Opposing this Wednesday, the government told the court that there had been no complaints, except for some isolated instances, about the independence of the Election Commission and its work had even received international applause.

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It said that even in the appointments of judges, there are “stray instances” of things going wrong and wondered if similar instances in the case of the working of the Election Commission should be enough for the court to intervene.

“This court has got a foolproof system as far as appointment of judges are concerned, but there are stray instances when things go wrong,” Additional Solicitor General Balbir Singh said.

He pointed out that even in the case of appointment of judges, what is followed is a convention.

Justice Rastogi said “the test denominator has changed from time to time… There was a time when selections were made… just on a request being made by the Chief Justice to a lawyer, please join… That also worked well… But the very system, at a later point of time, raised a question mark… Then the court thought, let’s introduce a new system which is fair, open and available for the public also… So that system was introduced. Now we find that the system is also not working… Same is the question here also.”

“If you go into service jurisprudence, there was a time when appointments were made purely on interviews. And never questioned. But later, a time came when this court also intervened, and judicial verdicts came and said no, curtail the interview. The decision came because experience shows that wherever discretion is vested with authorities, it is by and large not being used for the purpose,” he said.

In the case of the ECI, he said the “very same mechanism (is) being followed” for over 70 years.

The AG and the ASG contended that there was no “trigger point” as would require the court’s intervention and that the system was working perfectly well.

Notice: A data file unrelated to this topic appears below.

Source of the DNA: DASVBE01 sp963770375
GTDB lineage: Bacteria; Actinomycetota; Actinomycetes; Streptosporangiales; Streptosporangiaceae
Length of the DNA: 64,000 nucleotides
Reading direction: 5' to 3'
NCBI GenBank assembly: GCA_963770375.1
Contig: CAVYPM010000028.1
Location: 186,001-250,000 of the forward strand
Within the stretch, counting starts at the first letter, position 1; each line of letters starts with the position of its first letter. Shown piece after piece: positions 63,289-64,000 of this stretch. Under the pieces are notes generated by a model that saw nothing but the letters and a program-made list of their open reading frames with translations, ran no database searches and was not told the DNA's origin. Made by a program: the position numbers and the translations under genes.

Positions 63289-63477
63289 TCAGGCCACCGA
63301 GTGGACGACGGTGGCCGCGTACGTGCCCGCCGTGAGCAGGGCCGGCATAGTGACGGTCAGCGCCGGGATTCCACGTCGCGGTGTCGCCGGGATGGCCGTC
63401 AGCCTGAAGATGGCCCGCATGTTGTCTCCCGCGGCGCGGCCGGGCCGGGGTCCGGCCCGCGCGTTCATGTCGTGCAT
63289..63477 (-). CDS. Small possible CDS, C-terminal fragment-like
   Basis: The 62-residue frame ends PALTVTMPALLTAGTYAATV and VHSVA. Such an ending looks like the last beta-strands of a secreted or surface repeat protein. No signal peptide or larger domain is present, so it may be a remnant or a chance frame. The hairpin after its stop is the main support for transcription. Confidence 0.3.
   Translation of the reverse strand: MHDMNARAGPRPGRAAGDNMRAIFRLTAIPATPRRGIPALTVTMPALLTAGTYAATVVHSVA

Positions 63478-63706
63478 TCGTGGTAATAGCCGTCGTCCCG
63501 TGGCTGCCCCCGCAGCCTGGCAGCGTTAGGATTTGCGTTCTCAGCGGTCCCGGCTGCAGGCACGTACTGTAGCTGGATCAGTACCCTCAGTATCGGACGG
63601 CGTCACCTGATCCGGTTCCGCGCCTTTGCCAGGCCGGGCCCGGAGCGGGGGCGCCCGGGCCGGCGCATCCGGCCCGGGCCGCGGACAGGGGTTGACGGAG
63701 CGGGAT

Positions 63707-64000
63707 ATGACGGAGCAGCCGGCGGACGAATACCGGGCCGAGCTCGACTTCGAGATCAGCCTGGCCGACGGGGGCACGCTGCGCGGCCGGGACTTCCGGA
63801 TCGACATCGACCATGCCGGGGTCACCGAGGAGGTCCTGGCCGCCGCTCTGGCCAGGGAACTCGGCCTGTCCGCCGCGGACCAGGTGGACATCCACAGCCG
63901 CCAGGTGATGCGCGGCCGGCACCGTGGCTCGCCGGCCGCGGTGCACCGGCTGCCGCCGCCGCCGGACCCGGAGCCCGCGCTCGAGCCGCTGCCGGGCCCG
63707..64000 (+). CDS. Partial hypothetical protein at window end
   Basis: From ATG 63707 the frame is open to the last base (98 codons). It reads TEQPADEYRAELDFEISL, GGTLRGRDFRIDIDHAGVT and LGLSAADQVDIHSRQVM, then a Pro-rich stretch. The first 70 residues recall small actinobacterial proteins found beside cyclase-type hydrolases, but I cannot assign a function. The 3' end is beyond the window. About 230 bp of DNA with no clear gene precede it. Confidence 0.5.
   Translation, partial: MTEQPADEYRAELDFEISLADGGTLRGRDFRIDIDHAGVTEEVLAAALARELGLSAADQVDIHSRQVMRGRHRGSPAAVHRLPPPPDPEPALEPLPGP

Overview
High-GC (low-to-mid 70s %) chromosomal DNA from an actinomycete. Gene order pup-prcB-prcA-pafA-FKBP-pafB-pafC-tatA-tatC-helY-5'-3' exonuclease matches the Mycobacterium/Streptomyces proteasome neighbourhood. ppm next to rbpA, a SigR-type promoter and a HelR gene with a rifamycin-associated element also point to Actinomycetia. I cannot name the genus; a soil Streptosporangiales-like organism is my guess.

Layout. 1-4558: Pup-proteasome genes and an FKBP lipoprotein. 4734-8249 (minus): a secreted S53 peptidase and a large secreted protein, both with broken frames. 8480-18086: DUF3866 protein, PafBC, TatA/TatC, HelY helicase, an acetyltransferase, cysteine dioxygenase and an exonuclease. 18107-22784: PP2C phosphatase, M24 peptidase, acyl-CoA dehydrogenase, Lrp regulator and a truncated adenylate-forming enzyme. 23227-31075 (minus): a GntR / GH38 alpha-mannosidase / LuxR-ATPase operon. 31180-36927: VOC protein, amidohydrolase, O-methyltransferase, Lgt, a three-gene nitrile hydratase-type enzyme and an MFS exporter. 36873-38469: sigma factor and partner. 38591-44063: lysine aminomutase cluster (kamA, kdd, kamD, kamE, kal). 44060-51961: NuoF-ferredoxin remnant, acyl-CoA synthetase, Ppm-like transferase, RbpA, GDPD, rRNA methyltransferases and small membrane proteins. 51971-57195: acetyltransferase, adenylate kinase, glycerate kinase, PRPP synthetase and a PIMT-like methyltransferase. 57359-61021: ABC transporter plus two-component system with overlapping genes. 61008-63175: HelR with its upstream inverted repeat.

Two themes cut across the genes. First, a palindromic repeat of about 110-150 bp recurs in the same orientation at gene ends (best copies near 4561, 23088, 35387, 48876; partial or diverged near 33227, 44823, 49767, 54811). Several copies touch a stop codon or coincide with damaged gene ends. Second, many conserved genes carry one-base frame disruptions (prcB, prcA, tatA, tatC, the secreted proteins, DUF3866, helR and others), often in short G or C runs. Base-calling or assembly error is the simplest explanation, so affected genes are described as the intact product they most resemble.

“We are not saying the system is not correct… We don’t want that there should be a trigger point, only then this court should move. What we think is there should be a transparent mechanism to avoid all kinds of complaints,” Justice Rastogi said.

The ASG asked whether “by providing an alternative arrangement, whatever it may be, are we going to dislodge the President” from exercising powers in respect of the appointment.

“In my respectful submission, the President cannot be dislodged. If the President cannot be dislodged, are we going to dislodge the aid and advice of the Parliament or Council of Ministers? If we are not going to dislodge that, then what do we gain? Are we going to create a recommendatory body which is going to recommend to the President, and the President ultimately has got the aid and advice available, then we are back to square one… So, where are we heading to in trying to find a solution,” Singh said.

Justice Joseph said, “What we are suggesting is only fill in that perceived vacuum in 324(2) to the extent of having not this Council of Ministers picking up somebody and doing it, just have the Chief Justice of India… that is the only area that we can possibly come in, we are conscious of that. We are not suggesting any complete takeover. We can’t do that. It’s a constitutional governance where it’s the Cabinet advising and the President taking decisions in accordance. We know that.”

“We are only saying there is this small gap in view of the number of reports which have spoken in one voice. Political parties spokespersons have spoken in one voice. Because they know the ground reality. The model is there but how is it being used by politicians on the ground, irrespective of whichever party they may belong to, that calls for reform. For reform, if you say we have to wait for Parliament to wake up and see the need which is very unlikely for the very good reason, each political party in power would like to perpetuate itself in power. So they will put it off… Nobody wants to walk the extra mile to bring in the much needed changes. That is the only area where the court may have to step in,” he said.

The ASG said that even in the case of the National Judicial Appointments Commission, which was struck down by the Supreme Court, there were committee reports in favour of the Commission.

First published on: 23-11-2022 at 17:03 IST